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By Donald Lambro
Growth spikes are little more than trend-free anomalies
Independent voices from the The Washington Times Communities
Topic - Cheikh Modibo Diarra
Soldiers arrested Mali's prime minister and forced him to resign before dawn on Tuesday, showing that the military remains the real power in this troubled West Africa nation, even though officers made a show of handing back authority to a civilian-led government after a coup in March.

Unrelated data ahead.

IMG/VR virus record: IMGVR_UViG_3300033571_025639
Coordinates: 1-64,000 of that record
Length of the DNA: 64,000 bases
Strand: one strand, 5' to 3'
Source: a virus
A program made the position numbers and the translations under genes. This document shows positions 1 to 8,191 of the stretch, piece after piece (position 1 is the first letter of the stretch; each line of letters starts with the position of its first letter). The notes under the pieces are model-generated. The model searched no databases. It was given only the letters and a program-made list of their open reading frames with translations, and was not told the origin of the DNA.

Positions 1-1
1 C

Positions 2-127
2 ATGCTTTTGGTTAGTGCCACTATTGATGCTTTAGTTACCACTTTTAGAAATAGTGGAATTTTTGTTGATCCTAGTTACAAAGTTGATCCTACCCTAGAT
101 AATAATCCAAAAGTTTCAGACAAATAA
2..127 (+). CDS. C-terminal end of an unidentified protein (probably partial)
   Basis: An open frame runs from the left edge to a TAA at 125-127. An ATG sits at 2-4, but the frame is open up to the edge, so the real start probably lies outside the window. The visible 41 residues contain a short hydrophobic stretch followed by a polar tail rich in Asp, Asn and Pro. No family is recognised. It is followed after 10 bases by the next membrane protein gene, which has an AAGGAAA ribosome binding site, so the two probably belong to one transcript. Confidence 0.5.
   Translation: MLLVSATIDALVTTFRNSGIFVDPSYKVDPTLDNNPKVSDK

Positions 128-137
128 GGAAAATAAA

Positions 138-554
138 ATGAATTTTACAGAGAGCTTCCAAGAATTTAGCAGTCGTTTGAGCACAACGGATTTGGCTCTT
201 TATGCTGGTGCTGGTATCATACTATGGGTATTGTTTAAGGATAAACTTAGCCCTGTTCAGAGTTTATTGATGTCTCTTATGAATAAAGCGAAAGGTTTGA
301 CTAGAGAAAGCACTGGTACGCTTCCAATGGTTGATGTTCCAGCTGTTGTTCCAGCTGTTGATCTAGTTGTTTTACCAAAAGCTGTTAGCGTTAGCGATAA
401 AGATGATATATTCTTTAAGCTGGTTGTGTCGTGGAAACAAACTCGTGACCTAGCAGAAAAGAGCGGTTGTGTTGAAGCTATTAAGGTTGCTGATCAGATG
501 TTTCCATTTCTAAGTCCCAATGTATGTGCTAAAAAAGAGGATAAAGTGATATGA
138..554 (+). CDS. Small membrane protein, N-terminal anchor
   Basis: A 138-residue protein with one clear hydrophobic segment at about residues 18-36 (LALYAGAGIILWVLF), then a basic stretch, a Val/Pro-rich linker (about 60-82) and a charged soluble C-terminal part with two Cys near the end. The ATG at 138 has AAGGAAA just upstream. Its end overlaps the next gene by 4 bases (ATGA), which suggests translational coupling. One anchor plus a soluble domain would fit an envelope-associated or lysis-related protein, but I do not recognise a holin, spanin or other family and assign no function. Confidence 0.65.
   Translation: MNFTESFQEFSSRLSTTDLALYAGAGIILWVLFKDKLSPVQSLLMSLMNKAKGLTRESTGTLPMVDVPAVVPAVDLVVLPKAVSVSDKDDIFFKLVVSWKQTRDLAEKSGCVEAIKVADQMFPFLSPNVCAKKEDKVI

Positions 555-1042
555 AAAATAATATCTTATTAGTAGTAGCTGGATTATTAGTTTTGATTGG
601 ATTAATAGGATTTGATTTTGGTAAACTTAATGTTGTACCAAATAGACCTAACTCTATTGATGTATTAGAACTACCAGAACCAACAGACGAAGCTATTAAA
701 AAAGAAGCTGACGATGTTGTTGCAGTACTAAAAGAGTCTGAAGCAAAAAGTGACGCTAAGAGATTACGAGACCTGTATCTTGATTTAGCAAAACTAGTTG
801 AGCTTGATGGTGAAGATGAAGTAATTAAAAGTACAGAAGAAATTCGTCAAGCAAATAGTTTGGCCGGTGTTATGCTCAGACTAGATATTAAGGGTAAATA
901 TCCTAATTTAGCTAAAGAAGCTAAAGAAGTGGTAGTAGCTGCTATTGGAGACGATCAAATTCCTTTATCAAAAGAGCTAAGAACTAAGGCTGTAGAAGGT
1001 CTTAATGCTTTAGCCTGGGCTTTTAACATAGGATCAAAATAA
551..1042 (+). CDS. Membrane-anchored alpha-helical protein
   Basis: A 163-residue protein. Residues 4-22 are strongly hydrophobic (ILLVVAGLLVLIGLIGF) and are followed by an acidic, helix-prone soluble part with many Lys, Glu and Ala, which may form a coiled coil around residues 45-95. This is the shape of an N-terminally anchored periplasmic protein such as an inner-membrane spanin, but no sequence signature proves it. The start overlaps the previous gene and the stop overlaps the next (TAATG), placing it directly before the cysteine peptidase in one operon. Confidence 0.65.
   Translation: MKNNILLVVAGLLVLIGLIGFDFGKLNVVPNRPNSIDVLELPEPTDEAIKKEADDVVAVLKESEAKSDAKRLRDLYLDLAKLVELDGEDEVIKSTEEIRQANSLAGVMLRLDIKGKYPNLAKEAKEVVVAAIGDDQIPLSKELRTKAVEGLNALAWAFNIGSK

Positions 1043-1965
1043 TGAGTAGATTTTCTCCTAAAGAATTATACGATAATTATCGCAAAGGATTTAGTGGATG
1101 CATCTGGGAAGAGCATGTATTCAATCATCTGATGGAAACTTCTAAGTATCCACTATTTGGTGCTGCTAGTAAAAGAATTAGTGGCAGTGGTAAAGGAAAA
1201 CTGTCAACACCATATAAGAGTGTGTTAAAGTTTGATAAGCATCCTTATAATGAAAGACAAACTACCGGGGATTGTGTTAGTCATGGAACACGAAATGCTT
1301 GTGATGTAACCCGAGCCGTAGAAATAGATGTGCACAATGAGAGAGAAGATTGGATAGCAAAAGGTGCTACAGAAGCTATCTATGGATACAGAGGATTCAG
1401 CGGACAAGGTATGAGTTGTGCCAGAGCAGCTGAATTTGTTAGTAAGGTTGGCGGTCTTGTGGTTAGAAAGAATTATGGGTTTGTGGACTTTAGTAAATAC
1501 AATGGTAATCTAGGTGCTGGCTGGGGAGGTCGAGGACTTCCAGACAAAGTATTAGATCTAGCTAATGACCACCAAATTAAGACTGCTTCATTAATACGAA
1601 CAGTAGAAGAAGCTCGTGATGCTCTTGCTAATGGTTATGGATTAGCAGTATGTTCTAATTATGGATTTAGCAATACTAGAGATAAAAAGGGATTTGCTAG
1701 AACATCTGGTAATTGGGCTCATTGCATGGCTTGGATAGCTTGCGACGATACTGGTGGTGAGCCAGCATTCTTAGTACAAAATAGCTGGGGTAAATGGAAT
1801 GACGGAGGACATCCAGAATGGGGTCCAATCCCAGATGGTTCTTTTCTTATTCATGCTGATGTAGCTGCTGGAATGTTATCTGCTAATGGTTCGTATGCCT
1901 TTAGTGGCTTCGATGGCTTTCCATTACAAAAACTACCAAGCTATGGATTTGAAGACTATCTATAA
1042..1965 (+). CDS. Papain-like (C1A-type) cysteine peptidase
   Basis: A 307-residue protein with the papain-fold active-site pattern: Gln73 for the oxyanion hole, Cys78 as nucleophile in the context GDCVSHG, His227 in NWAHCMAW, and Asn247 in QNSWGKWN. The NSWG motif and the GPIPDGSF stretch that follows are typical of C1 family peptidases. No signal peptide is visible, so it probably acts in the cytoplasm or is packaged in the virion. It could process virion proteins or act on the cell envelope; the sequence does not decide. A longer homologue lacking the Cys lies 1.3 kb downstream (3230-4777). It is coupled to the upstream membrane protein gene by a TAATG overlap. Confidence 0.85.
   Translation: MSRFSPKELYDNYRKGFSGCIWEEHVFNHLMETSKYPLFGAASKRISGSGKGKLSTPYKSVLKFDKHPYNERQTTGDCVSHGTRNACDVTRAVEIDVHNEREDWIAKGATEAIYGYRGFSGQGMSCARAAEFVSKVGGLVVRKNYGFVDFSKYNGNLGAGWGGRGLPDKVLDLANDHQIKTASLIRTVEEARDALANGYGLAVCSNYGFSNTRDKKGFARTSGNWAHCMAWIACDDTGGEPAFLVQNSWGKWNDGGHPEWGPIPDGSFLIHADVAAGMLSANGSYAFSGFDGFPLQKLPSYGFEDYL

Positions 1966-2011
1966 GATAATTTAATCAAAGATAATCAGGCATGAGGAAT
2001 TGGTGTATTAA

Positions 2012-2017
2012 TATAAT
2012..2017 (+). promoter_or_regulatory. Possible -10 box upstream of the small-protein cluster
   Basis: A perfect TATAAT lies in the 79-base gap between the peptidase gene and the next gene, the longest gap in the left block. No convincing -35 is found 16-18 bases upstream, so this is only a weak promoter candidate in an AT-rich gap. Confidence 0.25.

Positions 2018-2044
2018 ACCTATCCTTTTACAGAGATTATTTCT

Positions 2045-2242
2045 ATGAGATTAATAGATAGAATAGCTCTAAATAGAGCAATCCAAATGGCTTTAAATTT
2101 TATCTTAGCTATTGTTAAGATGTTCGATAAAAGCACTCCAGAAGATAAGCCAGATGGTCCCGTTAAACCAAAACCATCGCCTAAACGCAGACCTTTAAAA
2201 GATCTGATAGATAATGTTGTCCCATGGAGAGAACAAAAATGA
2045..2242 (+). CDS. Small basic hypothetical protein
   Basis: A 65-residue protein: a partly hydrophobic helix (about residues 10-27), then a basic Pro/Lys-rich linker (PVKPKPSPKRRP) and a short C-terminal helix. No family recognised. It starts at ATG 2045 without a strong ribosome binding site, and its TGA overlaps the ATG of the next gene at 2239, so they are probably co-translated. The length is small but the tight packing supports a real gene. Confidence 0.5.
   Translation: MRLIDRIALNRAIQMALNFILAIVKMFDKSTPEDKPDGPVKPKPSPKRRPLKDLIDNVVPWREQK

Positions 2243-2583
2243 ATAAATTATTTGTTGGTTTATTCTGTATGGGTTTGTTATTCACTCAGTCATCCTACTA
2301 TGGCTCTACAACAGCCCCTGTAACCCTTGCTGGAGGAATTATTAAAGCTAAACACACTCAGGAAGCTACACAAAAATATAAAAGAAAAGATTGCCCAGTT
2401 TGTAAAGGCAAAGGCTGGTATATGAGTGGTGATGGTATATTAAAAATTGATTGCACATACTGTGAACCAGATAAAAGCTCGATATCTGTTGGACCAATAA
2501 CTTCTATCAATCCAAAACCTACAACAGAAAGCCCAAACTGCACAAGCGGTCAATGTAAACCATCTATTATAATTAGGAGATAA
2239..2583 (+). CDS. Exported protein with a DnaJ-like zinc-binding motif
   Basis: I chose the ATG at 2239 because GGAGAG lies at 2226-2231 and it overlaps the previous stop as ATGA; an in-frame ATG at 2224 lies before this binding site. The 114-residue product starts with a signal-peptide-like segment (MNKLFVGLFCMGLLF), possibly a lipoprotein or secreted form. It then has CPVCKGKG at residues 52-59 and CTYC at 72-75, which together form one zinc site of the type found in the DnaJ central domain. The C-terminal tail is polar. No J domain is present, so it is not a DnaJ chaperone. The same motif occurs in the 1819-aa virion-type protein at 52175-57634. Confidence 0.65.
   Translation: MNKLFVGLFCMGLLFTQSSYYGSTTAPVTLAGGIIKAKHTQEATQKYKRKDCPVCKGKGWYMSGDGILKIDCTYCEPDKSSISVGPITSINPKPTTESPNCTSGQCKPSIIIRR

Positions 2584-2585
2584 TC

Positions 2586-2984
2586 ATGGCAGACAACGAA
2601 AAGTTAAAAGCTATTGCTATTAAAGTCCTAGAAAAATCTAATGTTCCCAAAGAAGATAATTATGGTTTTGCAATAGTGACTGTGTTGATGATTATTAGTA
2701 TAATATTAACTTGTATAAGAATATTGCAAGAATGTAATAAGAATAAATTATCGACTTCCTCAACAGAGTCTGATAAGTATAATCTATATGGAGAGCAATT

Soldiers arrested Mali's prime minister and ordered him to resign, showing that the military is still the real power in the capital of this large West African country even though soldiers made a show of returning control back to civilian leaders several months after launching a coup in March.
"Our country is living through a period of crisis. Men and women who are worried about the future of our nation are hoping for peace," he said on TV.
"Our country is living through a period of crisis. Men and women who are worried about the future of our nation are hoping for peace," he said on television. "It's for this reason that I, Cheikh Modibo Diarra, am resigning along with my entire government on this day, Tuesday, Dec. 11, 2012. I apologize before the entire population of Mali."